SBP vetoes controversial concealed carry bill
Published: Tuesday, November 27, 2012
Updated: Tuesday, November 27, 2012 23:11
Student Body President, John Claybrook, vetoed “The Texas A&M Personal Protection Bill” on Nov. 20. This brings the bill, which advocates for concealed carry in campus buildings, back to the Senate floor for another vote on Wednesday at 7 p.m.
Student Senate passed the concealed carry bill with a 38-19 margin on Oct. 31.
Scott Bowen, senior chemical engineering major and speaker of the Senate, said a new vote on the bill will take place and a two-thirds majority is needed to override a veto by the student body president. The bill passed with exactly a two-thirds majority.
John Claybrook, student body president and senior finance major, said he vetoed the bill because he did not think the majority of students supported concealed carry in campus buildings.
“After the 2009 and 2011 referendums where students voted in both cases against having concealed carry on campus, I just don’t see, in any way, how Senate’s vote could have been representative of what students really believe,” Claybrook said.
Claybrook said he is in favor of a referendum where all students could vote on the issue.
“I think that [a referendum] would be the best way the handle an issue like this,” Claybrook said. “With a historical basis to believe that students are against this, I think that we need to continually bring it up to the students.”
Cary Cheshire, junior political science major, said he believes that most students support concealed carry on campus.
“As the bill author, I feel like that is representative of students and that the veto should be overridden,” Cheshire said.
Student senators that are in favor of the bill argue that a referendum is not necessary.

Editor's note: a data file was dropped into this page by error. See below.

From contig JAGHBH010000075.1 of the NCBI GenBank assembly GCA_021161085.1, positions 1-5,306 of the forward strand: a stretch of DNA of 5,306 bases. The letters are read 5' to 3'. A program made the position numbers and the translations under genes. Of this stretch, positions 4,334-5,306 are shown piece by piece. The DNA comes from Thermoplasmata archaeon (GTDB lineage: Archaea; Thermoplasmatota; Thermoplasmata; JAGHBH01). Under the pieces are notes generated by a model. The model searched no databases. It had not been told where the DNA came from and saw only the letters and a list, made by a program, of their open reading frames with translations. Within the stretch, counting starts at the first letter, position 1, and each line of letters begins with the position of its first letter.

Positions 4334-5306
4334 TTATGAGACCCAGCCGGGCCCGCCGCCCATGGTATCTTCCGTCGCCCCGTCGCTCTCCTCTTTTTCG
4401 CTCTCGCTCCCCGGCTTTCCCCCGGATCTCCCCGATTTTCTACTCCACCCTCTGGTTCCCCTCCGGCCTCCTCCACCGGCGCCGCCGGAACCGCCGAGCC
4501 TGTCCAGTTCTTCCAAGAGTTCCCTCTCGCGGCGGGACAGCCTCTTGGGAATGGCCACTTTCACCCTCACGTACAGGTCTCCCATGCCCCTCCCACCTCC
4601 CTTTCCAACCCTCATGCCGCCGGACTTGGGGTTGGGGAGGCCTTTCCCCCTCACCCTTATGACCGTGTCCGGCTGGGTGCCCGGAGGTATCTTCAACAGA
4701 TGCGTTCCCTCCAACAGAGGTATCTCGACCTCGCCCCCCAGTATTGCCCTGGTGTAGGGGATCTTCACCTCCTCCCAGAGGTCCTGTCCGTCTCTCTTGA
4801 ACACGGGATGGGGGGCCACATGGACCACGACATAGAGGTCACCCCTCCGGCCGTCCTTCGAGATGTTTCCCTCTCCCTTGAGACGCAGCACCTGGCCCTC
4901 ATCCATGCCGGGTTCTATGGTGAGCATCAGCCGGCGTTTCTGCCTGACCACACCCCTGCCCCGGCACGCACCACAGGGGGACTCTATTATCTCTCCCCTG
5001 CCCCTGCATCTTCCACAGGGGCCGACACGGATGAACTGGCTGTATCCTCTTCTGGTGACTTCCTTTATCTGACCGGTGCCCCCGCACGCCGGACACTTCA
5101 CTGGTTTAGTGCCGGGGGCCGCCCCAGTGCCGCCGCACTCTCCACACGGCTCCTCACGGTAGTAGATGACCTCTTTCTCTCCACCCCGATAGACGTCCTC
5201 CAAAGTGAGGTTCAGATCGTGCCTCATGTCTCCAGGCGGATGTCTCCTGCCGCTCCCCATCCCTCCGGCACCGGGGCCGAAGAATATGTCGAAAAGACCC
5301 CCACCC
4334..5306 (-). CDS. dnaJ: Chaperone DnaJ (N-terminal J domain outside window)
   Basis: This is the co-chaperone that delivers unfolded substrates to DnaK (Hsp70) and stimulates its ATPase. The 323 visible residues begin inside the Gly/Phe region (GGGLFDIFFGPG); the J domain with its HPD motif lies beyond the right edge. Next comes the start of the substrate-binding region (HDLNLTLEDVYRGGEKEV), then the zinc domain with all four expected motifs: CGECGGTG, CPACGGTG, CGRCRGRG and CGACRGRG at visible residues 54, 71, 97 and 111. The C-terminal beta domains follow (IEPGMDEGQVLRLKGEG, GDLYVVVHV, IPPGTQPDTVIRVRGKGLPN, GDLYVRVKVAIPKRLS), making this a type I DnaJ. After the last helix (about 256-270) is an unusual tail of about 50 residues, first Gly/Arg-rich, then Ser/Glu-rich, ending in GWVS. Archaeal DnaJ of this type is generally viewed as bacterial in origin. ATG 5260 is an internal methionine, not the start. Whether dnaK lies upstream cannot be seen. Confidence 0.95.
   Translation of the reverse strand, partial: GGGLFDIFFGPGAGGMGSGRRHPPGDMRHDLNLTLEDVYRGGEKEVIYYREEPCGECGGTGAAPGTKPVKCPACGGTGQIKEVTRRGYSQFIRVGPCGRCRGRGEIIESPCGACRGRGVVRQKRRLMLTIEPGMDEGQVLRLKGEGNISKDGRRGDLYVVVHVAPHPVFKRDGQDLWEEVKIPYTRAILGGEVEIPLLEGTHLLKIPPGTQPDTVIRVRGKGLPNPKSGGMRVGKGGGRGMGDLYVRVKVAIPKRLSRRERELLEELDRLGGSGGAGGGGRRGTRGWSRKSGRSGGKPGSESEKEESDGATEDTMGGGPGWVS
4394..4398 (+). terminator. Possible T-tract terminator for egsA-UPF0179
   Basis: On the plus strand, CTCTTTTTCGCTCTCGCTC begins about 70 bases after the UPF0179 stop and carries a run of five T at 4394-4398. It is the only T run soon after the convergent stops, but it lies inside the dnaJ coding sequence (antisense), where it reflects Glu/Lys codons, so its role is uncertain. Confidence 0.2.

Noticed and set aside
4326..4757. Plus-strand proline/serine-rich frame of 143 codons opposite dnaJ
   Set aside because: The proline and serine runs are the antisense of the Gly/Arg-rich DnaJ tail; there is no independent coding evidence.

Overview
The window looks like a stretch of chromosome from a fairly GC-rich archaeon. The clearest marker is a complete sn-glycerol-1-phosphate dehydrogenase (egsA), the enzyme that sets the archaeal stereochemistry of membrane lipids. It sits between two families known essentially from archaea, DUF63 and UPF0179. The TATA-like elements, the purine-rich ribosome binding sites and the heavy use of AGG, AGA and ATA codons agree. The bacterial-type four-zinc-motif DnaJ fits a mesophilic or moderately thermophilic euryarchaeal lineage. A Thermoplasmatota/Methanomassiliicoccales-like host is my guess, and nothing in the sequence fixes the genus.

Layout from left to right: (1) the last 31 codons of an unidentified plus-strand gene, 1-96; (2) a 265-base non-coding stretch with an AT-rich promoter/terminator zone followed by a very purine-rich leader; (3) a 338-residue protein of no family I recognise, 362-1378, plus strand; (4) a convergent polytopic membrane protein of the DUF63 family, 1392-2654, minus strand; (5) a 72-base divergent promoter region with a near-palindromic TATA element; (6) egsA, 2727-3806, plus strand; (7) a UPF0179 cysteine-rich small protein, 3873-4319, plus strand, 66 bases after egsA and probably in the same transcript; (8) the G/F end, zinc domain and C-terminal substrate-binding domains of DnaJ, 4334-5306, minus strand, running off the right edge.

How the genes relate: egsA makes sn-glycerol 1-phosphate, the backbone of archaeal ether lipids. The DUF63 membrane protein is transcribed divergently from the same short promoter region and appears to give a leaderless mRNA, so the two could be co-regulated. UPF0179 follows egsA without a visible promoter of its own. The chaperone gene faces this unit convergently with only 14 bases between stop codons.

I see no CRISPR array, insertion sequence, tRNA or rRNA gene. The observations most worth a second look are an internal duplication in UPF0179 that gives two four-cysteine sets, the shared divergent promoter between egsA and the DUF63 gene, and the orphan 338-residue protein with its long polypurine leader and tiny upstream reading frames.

Another bill that is being voted on is the “Non-Academic Student Fee Reform Act,” which would give Student Senate considerably more power over the use of student fees.
Fernando Sosa, bill author and sophomore political science major, said this bill seeks to give elected representatives more control over fees.
“The first stage of the bill seeks to abolish the Student Service Fee Advisory Board (SSFAB) and the Aggie Green Fund Advisory Board,” Sosa said. “This does not mean eliminating the Green Fee, just to reform the governing body that oversees its.”
Bowen said SSFAB is a student committee that makes recommendations for how the Division of Student Affairs should be funded out of the University Advancement Fee. It is a nine-member board of students appointed partially by Dr. Loftin and partially by the Student Government.
SSFAB is mandated by the Texas Legislative, so legislative action is needed to remove it.
“[SSFAB] is completely unelected and not in any way accountable to the student body. They make decisions and that is the decision that goes to the administration,” Sosa said.
Sosa said the second stage of the bill is to be implemented in 2015 in the next state legislative session.
“It would give the Student Government control over any decisions that involve non-academic student funding,” Sosa said.
This second stage would give the Senate Finance Committee a significant amount of responsibility, as these Senators would make all decisions on non-academic student funding.
“A lot of the top-ranked school’s Student Governments have this,” Sosa said. “It is a lot of responsibility but a lot of time I don’t see a lot of responsibility coming from the administration either.”